As world celebrates democracy, Somalia media yearn for more freedoms

As world celebrates democracy, Somalia media yearn for more freedoms

Somalia's journalists at a past training on coverage of female genital mutilation, under the UNFPA programme.

Photo credit: Courtesy

Somalia’s youth and journalists said Wednesday that they yearn for more freedoms and a government that can guarantee them, as the world marked the International Day of Democracy.

In a declaration to mark the UN day meant for celebrating civil liberties, Somalia’s youth and media lobbies said the ongoing elections should establish leaders who will safeguard their freedoms.

“More than ever, political leadership and statesmanship is now needed to ensure journalists and news media organisations operate in an atmosphere free of threats and harassment, and where information is freely accessible to citizens,” said Omar Faruk Osman, secretary-general of the National Union of Somali Journalists, a lobby that promotes rights of the media practitioners.

“A free and independent media, where journalists work in a safe and secure environment, is a key pillar in the quest for durable peace and democratic governance in Somalia” he added.

Election system

Somalia is conducting its long-delayed elections until October 10, but the polls are mainly indirect, meaning the actual stakeholders may have little to do with the elected leaders.

And although the electoral agreement signed earlier in May calls for affirmative action, and for nominations for elections to be as inclusive as possible, the powers still lie with the nominating authorities: federal presidents who select people to be approved by local assemblies before they become MPs.

It is these MPs who will then vote for the President.

That lack of public participation may be contributing to a detached leadership, which activists say has made leaders unresponsive to calls for freedoms and other rights.

In a declaration on Wednesday, the journalists’ unionsaid both levels of government in Somalia - federal and state - have violated media freedoms including through harassment of journalists.

“Such actions and measures are incompatible with the principles of democracy which this day is about. Somali authorities, wherever they are, need to stop the rhetoric about democracy and make sure their actions are consistent with democratic norms,” the union said.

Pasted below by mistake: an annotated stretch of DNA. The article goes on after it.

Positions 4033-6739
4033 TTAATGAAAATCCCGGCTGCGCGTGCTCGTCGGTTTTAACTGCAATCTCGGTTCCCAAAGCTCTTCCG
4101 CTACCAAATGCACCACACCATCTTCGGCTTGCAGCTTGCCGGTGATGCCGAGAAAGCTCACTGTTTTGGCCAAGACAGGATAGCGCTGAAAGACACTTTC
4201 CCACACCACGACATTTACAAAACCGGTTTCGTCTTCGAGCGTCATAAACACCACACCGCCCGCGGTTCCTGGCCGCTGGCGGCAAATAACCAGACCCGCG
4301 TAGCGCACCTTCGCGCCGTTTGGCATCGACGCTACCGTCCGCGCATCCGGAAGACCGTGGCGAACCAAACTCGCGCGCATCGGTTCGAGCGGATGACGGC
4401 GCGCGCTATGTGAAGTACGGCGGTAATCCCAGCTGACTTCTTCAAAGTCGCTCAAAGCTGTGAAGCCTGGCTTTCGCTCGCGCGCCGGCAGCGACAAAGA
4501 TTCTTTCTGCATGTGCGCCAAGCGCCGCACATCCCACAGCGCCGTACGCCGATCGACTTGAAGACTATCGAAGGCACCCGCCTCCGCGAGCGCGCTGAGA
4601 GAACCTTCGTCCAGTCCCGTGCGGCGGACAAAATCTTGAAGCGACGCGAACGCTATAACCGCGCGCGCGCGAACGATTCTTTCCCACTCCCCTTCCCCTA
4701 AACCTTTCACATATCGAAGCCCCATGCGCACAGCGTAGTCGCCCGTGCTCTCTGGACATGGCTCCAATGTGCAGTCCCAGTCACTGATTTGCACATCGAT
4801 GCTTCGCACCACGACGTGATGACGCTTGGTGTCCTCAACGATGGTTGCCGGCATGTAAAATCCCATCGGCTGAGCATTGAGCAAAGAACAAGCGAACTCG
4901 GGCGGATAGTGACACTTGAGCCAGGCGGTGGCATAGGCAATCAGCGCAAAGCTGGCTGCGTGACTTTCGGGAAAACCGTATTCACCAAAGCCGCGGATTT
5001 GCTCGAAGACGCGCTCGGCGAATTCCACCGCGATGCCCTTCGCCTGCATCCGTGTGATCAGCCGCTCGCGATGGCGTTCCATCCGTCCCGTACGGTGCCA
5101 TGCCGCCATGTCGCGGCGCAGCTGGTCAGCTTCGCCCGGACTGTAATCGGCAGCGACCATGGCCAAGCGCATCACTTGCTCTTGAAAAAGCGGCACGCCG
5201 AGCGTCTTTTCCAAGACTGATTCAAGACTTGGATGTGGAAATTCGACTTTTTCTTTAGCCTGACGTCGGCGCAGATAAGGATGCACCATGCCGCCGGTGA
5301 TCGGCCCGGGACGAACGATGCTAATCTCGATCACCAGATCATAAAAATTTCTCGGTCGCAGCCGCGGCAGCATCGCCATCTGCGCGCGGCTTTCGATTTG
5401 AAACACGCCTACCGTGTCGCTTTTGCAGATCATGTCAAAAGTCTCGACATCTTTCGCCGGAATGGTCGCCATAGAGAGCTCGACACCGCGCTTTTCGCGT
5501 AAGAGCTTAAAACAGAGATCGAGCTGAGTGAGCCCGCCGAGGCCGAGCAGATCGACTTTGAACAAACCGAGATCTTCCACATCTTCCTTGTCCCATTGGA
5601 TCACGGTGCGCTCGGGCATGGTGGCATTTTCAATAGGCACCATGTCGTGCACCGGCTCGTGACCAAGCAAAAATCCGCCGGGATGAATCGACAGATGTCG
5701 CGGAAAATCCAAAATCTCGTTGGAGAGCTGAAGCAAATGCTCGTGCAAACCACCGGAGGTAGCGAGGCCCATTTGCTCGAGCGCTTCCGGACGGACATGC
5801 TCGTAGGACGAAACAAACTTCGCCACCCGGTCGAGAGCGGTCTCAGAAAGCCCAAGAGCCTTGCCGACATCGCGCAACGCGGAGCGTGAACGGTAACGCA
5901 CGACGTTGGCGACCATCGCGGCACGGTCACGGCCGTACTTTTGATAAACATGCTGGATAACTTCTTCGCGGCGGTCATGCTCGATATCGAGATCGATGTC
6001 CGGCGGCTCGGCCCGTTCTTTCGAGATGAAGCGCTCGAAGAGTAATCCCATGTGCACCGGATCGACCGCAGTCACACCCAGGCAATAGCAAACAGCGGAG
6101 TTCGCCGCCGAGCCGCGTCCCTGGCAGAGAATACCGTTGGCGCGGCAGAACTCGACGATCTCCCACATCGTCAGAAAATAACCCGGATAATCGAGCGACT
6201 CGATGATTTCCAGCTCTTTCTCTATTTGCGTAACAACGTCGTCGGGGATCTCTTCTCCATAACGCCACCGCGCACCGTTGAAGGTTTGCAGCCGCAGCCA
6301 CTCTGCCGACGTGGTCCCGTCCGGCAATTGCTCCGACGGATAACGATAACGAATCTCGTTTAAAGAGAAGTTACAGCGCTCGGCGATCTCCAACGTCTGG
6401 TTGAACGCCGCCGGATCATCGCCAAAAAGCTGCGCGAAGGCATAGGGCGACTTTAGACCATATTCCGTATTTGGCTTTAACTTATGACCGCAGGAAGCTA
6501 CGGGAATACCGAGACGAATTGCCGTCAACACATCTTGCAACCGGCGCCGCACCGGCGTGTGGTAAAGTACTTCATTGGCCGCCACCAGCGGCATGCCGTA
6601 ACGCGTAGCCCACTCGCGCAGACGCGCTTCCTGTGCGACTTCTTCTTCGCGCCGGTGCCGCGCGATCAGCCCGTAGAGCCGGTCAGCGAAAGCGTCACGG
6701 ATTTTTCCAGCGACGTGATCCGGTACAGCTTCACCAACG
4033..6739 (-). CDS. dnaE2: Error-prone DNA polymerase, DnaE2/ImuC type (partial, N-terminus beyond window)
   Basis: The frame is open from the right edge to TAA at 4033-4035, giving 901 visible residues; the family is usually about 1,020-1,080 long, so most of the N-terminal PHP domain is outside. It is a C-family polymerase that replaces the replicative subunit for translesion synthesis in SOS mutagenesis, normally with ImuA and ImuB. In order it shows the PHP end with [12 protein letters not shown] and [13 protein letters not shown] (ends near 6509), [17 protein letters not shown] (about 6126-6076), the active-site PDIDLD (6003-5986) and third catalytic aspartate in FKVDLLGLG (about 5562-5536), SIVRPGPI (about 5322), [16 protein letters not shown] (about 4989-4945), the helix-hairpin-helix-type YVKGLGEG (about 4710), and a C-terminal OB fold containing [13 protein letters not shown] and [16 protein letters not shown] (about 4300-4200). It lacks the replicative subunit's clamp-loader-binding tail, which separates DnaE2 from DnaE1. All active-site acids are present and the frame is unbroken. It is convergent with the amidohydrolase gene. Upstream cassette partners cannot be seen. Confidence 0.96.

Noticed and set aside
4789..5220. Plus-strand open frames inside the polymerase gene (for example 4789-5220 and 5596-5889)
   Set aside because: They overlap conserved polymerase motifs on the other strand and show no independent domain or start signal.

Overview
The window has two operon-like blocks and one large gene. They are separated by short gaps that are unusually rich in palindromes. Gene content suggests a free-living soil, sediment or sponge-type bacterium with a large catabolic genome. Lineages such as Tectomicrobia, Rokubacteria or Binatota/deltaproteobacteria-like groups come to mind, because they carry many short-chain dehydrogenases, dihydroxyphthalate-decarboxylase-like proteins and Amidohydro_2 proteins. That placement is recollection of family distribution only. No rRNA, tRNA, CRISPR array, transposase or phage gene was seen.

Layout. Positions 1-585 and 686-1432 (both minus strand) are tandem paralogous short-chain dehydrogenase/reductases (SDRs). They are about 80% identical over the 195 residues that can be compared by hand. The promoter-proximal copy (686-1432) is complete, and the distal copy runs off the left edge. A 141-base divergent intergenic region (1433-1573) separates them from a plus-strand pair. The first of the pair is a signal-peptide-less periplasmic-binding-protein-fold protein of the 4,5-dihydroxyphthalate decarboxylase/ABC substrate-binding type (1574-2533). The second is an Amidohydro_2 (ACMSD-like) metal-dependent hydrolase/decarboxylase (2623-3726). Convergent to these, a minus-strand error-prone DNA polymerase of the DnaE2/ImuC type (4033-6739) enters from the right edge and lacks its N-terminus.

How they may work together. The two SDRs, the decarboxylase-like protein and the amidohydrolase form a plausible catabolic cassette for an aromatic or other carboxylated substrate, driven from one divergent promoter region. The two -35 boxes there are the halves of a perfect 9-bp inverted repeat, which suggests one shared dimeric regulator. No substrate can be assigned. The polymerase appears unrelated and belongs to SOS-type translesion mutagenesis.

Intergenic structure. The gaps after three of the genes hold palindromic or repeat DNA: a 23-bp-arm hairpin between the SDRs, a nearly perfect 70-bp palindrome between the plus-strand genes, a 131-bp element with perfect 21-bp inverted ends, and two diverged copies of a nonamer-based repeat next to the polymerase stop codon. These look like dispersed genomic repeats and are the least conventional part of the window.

In Somalia, at least a dozen journalists were detained last year, while another 133 were harassed or threatened, according to the annual Media Freedom Report 2021.

This year, 14 journalists filed complaints on threats, the group says, but the overall problem is compounded by insecurity as al-Shabaab terror group still occupies some parts of the country.

What countries must do

The International Day of Democracy is marked every September 15, but African countries have used the occasion as part of the amnesty and reconciliation month.

In a statement to mark the International Day of Democracy, African Union Commissioner (AUC) for Political Affairs, Peace and Security, Bankole Adeoye, said African countries must increasingly respect constitutions and ensure civil liberties for the continent to prosper.

The statement on Wednesday said the AU diplomat “urges African governments to continue to foster democracy and good governance by upholding the cherished values of transparency, accountability, the rule of law, fundamental freedoms and human rights, equality”.

“This way, new conflicts will be prevented, peace and security will be sustained, and prosperity will flourish,” it said.

Ambassador Adeoye said many Africans, including the youth, have high hopes in their countries but must be helped to realised their dreams through ensuring the vote is credible and that no coups take place, and by being provided with opportunities, as well as respect for their rights.

He reiterated that strengthening democracy for human security connotes responding to the changing continental and global dynamics by leveraging technology and innovation, and creating smart partnerships to attain the sustainable growth and development enshrined in Agenda 2063.

“Citizen participation is essential to build and strengthen trust, unite societies and invariably support stronger democracy in AU member states. The AUC continues to underline that democracy must ensure the participation of all, inclusive of the marginalised - the youth, women and people living with disabilities,” the statement said.

UN Secretary-General Antonio Guterres said Covid-19 has added to the challenge of ensuring democracy as countries try to control information flow, as well as cyber bullying and illegal detention of journalists.

“The crisis raises the question of how best to counter harmful speech while protecting freedom of expression,” Guterres said.

“Sweeping efforts to eliminate misinformation or disinformation can result in purposeful or unintentional censorship, which undermines trust. The most effective response is accurate, clear and evidence-based information from sources people trust.”